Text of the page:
Rowan’s Law: Concussion working group

The Rowan’s Law Concussion Working Group was established in response to one of the recommendations contained in the Rowan’s Law Advisory Committee Report.

Its mandate is to provide advice to the Ontario government in implementing the remaining recommendations of the Rowan’s Law Advisory Committee.

Members were invited to participate because they have knowledge, expertise and/or experience in injury prevention, public health and/or amateur competitive sport.

The Ministry thanks the members of the Rowan’s Law Concussions Working Group for your significant contributions and dedication to the health and safety of all Ontario athletes:

  • Todd Anderson, MMA referee and Police Sergeant with the Regional, Municipality of Niagara
  • Kent Bassett-Spiers, CEO, Ontario Neurotrauma Foundation
  • Dr. Daniel Cass, Executive Vice President and Chief Medical Executive, Sunnybrook Health Sciences Centre
  • Warren Hoshizaki, Director of Education, District School Board of Niagara
  • Paul Hunter, Senior Director of Community Rugby & Development, Rugby Canada
  • Susan Kitchen, Former Executive Director, Coaches Association of Ontario
  • Jennifer Knox, Vice President, Ontario Federation of School Athletic Associations
  • Eric Lindros, Retired NHL great and advocate for concussion research, care and awareness
  • Louise Logan, Former President & CEO of Parachute Canada, a national charity dedicated to preventing injuries
  • Chris Markham, Executive Director & CEO, Ophea
  • Fran Rider, President/CEO of the Ontario Women’s Hockey Association
  • Dr. Rosana Salvaterra, Medical Officer of Health, Peterborough Public Health
  • Gordon Stringer, Rowan Stringer’s father
  • Dr. Charles Tator, Leading educator and researcher dedicated to neurosurgery and the study of injury prevention and recovery from concussions
  • Elisabeth White, Advanced Practice Nurse, The Hospital for Sick Children, with a role of educating the public on traumatic brain injury

Rowan’s Law: Action items status

Legislation (Action #1)
Enact overarching legislation governing all amateur sport that includes:
Year OneYear TwoYear Three

Mandatory concussion education for all in athletes’ circle of support


Immediate removal from sport for suspected concussion


Medical diagnosis and progressive return to learn/sport based on Canadian Guidelines


– In effect
January 1, 2022

Codes of Conduct for all amateur sport


Notify the athlete/parent of the importance of disclosing the diagnosis to any other sport organization


– In effect
January 1, 2022

Declaration of an annual Rowan’s Law Day

Surveillance (Actions #2, 3 & 4)
Theme/ActionYear OneYear TwoYear Three

Public reporting to gauge effectiveness of
measures to improve safety in sport


– Further analysis needed

Collection of data about removal from sport for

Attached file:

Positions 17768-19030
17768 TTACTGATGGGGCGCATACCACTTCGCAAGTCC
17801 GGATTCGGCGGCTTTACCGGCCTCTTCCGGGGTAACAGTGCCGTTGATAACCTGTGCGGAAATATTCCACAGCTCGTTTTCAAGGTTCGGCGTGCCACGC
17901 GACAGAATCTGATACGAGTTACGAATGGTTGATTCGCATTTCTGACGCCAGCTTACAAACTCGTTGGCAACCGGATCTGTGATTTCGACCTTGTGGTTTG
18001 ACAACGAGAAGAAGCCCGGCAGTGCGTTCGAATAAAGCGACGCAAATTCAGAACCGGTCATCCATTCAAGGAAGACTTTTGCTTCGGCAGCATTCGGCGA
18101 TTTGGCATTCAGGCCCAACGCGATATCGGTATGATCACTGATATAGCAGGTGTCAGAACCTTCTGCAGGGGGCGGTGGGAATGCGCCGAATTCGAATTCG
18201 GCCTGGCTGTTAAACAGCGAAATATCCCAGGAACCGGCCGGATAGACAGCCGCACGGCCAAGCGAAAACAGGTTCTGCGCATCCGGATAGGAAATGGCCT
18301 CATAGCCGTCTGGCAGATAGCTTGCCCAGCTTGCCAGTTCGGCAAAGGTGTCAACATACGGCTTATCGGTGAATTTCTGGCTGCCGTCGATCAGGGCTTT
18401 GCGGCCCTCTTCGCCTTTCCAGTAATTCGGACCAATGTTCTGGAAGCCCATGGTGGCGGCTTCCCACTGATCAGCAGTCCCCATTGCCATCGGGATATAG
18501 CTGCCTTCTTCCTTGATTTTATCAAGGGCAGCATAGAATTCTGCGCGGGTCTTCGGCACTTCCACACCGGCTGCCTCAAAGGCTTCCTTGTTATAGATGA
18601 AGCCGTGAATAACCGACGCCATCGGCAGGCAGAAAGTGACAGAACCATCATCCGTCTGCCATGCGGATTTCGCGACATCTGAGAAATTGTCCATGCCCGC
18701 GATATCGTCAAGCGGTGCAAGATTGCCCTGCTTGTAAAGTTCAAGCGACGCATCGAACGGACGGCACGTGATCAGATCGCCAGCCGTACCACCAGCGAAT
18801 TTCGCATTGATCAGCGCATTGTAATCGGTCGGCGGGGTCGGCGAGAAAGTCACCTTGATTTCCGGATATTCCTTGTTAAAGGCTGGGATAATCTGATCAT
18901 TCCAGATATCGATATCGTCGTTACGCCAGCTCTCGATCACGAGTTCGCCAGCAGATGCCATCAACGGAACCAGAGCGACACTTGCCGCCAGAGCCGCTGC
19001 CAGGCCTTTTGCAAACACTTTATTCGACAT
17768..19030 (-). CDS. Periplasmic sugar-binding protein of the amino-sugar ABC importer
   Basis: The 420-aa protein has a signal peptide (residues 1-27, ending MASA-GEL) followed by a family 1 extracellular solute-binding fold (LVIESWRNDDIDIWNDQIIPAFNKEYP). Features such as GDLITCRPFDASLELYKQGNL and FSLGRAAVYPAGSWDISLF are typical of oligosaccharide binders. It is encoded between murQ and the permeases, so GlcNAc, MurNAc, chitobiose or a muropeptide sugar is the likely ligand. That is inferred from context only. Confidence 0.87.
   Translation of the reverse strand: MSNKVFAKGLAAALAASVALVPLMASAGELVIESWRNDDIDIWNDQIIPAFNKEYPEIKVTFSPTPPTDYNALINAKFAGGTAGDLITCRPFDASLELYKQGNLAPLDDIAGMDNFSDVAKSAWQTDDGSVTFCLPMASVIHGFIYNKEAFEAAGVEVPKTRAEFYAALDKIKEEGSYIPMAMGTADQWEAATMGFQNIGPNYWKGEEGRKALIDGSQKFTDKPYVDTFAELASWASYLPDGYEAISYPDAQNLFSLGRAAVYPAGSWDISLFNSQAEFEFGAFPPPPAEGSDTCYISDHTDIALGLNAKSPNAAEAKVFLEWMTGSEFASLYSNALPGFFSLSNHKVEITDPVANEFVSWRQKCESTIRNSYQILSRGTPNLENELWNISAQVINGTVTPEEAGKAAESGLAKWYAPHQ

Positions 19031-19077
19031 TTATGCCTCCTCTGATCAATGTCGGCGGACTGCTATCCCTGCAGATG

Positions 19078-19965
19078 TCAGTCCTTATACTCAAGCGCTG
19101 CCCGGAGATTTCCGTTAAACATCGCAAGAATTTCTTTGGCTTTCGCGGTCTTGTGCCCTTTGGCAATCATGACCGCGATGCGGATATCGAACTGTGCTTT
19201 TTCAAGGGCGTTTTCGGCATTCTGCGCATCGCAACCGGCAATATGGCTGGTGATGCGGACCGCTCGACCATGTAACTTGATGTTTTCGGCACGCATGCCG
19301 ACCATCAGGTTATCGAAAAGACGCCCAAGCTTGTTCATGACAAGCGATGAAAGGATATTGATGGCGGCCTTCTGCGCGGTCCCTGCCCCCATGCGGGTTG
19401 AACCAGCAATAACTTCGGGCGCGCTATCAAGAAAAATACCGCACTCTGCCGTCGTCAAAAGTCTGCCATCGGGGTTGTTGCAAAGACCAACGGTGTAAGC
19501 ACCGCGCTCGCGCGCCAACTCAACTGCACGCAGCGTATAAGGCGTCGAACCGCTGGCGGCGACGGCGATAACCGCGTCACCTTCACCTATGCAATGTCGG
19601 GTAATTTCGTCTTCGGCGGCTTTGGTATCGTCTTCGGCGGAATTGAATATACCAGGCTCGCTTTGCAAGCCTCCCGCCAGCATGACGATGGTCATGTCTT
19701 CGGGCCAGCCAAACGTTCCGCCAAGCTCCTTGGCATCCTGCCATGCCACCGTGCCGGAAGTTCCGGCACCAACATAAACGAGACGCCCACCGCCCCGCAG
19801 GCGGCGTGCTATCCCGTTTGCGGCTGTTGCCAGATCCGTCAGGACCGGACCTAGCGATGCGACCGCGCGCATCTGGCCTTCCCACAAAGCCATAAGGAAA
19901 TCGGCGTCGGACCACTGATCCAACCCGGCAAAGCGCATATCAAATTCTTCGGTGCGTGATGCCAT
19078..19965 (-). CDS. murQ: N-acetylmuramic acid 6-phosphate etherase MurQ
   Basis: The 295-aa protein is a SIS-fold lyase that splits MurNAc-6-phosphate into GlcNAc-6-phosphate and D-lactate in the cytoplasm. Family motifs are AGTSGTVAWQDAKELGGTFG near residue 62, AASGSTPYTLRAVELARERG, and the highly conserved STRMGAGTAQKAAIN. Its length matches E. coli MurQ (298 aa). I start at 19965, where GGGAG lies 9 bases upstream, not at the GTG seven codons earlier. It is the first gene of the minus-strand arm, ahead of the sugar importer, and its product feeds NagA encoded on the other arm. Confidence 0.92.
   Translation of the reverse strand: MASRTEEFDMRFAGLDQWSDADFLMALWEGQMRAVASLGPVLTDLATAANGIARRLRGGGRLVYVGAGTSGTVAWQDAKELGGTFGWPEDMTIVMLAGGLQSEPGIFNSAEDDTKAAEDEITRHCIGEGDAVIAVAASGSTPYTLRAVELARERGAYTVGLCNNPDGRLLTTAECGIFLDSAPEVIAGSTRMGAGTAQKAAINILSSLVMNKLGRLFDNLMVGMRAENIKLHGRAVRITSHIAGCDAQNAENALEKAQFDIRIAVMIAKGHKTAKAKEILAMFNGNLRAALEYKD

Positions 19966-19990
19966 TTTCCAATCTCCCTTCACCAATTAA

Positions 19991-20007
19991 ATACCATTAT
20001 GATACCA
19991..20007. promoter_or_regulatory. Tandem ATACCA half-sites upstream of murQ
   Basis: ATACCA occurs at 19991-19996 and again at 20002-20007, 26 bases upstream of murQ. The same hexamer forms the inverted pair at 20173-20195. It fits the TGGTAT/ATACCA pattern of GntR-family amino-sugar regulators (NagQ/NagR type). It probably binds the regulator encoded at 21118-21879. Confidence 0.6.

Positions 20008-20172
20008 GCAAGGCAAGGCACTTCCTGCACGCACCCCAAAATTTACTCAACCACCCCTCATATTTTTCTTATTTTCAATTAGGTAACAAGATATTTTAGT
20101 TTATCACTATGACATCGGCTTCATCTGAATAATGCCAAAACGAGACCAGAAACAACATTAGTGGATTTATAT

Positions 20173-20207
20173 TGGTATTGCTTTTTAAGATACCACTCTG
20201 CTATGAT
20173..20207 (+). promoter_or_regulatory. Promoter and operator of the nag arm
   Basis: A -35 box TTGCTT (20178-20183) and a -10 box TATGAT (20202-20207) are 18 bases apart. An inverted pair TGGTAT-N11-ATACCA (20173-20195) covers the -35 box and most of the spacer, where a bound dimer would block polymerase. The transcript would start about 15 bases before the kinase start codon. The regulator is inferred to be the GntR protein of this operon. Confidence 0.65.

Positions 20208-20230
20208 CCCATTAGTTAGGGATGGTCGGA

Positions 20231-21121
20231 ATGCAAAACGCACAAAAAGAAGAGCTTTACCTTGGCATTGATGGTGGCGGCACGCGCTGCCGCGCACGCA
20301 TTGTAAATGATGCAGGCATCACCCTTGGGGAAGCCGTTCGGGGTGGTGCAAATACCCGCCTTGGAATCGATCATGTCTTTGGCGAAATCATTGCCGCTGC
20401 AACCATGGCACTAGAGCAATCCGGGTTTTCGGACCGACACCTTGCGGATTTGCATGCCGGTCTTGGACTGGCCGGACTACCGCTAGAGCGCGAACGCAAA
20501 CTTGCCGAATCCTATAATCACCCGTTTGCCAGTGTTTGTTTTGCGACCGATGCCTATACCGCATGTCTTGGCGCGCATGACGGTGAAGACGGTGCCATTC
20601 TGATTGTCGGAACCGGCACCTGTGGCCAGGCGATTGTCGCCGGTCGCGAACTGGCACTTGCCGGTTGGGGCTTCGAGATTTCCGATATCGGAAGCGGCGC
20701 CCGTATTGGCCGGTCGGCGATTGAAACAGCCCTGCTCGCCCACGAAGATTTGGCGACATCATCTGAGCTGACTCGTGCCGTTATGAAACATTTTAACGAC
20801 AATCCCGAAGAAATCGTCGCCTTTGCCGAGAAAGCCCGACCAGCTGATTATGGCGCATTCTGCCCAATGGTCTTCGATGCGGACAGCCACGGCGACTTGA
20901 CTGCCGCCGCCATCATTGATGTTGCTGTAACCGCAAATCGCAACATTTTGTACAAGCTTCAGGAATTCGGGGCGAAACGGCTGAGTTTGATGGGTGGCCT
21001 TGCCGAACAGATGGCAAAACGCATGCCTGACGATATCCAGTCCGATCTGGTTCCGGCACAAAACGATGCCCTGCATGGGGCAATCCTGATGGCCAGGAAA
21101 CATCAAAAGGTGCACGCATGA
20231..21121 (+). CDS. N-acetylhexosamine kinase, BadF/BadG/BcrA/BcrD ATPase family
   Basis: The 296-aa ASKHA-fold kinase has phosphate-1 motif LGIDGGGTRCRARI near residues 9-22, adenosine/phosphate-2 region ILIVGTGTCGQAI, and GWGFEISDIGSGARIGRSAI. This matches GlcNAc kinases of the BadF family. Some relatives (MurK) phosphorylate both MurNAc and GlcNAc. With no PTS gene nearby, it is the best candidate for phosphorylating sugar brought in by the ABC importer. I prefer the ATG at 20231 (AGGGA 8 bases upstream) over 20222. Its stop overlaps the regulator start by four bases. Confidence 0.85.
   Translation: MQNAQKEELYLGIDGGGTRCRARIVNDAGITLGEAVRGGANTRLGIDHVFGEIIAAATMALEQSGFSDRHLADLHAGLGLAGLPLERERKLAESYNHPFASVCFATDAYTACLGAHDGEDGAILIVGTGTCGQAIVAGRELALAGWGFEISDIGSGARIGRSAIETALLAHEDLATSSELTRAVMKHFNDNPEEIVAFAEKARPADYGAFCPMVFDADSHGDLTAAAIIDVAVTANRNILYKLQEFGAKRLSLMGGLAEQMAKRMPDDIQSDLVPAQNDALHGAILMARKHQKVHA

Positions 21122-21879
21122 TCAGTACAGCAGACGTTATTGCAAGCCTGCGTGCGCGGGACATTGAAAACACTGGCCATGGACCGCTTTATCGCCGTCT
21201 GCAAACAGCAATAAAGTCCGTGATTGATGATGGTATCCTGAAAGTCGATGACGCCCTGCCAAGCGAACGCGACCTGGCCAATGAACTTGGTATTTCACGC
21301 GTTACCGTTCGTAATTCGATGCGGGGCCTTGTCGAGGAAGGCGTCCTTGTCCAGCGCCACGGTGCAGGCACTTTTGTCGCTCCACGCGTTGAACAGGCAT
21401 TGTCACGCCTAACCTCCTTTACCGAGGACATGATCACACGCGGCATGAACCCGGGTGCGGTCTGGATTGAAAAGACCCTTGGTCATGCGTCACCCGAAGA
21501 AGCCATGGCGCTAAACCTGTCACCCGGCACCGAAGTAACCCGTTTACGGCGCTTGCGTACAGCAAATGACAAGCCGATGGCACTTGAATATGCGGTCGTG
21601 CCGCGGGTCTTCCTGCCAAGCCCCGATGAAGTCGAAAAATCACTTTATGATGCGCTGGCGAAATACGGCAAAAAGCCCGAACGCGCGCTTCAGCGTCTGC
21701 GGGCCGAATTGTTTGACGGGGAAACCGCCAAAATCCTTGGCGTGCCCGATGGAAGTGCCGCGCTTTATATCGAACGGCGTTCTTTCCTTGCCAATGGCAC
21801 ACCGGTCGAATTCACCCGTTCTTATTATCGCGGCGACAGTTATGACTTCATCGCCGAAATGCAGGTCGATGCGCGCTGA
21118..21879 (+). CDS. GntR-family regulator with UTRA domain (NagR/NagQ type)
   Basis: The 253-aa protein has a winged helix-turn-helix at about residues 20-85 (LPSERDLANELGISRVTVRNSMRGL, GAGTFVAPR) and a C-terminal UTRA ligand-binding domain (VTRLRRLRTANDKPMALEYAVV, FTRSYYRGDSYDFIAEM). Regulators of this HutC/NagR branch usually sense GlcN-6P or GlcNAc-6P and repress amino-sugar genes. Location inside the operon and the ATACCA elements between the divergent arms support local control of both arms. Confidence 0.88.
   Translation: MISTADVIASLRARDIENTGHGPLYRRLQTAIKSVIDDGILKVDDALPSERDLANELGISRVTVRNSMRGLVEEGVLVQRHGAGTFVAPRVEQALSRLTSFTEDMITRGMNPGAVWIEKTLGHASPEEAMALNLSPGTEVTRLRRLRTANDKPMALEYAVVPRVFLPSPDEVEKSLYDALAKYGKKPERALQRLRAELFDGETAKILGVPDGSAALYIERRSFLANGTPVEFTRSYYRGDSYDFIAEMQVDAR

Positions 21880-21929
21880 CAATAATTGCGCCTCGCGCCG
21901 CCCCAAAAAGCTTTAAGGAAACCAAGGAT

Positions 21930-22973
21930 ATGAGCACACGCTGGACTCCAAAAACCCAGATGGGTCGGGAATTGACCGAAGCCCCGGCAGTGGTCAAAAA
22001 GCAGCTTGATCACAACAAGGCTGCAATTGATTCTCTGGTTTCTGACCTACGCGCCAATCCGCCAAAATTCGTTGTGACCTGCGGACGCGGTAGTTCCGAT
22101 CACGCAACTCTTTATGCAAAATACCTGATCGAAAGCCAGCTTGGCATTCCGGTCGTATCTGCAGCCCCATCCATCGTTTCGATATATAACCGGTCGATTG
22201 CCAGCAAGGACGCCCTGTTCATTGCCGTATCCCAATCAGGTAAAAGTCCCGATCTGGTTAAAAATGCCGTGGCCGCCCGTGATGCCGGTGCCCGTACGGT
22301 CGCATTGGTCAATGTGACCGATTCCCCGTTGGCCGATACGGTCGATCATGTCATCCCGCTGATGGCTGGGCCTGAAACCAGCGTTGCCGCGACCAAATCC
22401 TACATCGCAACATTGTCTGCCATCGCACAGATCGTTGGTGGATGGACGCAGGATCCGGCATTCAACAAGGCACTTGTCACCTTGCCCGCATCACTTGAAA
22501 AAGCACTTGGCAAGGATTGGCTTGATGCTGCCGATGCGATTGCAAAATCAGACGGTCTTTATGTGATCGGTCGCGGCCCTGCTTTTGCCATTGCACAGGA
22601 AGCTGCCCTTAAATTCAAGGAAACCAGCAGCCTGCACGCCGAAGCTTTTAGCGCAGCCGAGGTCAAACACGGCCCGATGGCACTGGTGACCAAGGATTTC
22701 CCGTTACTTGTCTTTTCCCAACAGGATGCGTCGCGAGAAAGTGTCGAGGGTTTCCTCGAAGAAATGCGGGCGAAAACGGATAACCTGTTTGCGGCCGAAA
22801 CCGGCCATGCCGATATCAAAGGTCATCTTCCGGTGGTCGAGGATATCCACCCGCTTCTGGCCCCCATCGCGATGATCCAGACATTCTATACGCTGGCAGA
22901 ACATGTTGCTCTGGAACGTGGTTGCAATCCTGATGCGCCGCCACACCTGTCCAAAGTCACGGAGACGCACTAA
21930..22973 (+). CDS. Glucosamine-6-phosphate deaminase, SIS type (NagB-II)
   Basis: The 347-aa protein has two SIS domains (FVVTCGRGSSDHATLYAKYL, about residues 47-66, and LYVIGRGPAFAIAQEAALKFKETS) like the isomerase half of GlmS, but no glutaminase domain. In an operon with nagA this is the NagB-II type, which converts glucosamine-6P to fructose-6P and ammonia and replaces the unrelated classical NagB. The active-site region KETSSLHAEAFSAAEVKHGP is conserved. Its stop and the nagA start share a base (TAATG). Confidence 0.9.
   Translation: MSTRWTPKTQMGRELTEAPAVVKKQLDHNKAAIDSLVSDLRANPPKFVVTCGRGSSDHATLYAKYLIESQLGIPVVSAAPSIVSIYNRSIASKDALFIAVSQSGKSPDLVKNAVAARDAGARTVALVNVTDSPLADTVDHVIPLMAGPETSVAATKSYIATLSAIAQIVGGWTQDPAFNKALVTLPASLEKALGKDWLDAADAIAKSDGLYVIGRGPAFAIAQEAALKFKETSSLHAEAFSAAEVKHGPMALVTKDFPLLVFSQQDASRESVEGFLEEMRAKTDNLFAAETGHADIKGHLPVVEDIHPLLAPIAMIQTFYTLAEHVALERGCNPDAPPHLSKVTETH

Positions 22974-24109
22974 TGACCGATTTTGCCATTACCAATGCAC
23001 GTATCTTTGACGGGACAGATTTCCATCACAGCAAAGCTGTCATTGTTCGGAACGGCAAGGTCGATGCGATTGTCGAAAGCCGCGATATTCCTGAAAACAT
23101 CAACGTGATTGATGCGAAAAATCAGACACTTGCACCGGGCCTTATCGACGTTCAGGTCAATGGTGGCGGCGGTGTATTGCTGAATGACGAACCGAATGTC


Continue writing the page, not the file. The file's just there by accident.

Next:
suspected concussions at the field of play


– Further analysis needed

Evaluation and compliance with concussion policy PPM 158 in schools

Prevention (Actions #5 & 6)
Theme/ActionYear OneYear TwoYear Three

Development and implementation of Codes of Conducts for all organized amateur sport


Standards and accountability for ensuring that playing surfaces are safe


– By March 2022

Detection (Actions #7 & 8)
Theme/ActionYear OneYear TwoYear Three

Requirement for at least one person, in addition to coach(es) with specific training in concussion identification and management at all games and practices


– By March 2022

Annual training for all coaches in concussions
identification and management

Management (Actions #9, 10 & 11)
Theme/ActionYear OneYear TwoYear Three

Investment in an electronic data collection/ sharing tool for amateur sports about incidents of suspected concussion at field of play



– Further analysis needed

Creation of special fee codes in OHIP Schedule of Benefits for concussion assessment and management



– Further analysis needed

Creation and updating of a “Coach’s Toolkit”

– Updates released April 2020N/A
Awareness (Actions #12– 18)
Theme/ActionYear OneYear TwoYear Three

Inclusion of concussion prevention, detection and management in all teacher education training


Re–branding of the existing Concussion Portal


Investment in sustained campaign to increase awareness


Develop and deliver concussion education annually in schools for all students



Annual concussion awareness education events in Public Schools on or around Rowan’s Law Day


Mandatory annual concussion education for all teachers and administrators about the Ontario Safety Guidelines


Health care professional faculties of medicine, nursing etc. should include concussion training in curriculum


Additional Actions ( #19– 21)
Theme/ActionYear OneYear TwoYear Three

Federal government to play a leadership role around concussions in both school and non–school environments




Federal and provincial government to work with First Nations leaders to support goals of increased safe participation in amateur sport and concussion management


– In progress

Creation of a Rowan’s Law Concussion Partners Committee